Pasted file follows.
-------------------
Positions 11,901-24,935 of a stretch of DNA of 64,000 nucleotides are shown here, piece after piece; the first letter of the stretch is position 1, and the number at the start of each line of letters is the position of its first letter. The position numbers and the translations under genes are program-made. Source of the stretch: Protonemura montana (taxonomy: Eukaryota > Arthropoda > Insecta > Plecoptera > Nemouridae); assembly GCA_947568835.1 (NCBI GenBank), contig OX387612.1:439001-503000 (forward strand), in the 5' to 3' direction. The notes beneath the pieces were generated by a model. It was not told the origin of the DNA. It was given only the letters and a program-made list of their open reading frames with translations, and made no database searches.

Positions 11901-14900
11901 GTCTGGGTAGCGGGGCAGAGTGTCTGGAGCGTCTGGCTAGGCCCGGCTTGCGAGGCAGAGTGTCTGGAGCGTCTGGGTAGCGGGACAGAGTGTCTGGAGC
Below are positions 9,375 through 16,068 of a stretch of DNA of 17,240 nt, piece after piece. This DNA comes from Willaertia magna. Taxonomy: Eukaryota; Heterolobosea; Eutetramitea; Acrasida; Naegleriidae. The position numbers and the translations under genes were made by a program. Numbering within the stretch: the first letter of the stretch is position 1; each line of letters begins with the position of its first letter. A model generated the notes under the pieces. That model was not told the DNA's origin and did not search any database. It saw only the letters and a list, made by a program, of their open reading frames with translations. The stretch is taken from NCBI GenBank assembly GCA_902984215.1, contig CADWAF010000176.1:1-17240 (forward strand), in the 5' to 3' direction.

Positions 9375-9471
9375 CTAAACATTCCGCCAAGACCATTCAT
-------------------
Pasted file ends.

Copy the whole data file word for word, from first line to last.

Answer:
Positions 11,901-24,935 of a stretch of DNA of 64,000 nucleotides are shown here, piece after piece; the first letter of the stretch is position 1, and the number at the start of each line of letters is the position of its first letter. The position numbers and the translations under genes are program-made. Source of the stretch: Protonemura montana (taxonomy: Eukaryota > Arthropoda > Insecta > Plecoptera > Nemouridae); assembly GCA_947568835.1 (NCBI GenBank), contig OX387612.1:439001-503000 (forward strand), in the 5' to 3' direction. The notes beneath the pieces were generated by a model. It was not told the origin of the DNA. It was given only the letters and a program-made list of their open reading frames with translations, and made no database searches.

Positions 11901-14900
11901 GTCTGGGTAGCGGGGCAGAGTGTCTGGAGCGTCTGGCTAGGCCCGGCTTGCGAGGCAGAGTGTCTGGAGCGTCTGGGTAGCGGGACAGAGTGTCTGGAGC
Below are positions 9,375 through 16,068 of a stretch of DNA of 17,240 nt, piece after piece. This DNA comes from Willaertia magna. Taxonomy: Eukaryota; Heterolobosea; Eutetramitea; Acrasida; Naegleriidae. The position numbers and the translations under genes were made by a program. Numbering within the stretch: the first letter of the stretch is position 1; each line of letters begins with the position of its first letter. A model generated the notes under the pieces. That model was not told the DNA's origin and did not search any database. It saw only the letters and a list, made by a program, of their open reading frames with translations. The stretch is taken from NCBI GenBank assembly GCA_902984215.1, contig CADWAF010000176.1:1-17240 (forward strand), in the 5' to 3' direction.

Positions 9375-9471
9375 CTAAACATTCCGCCAAGACCATTCAT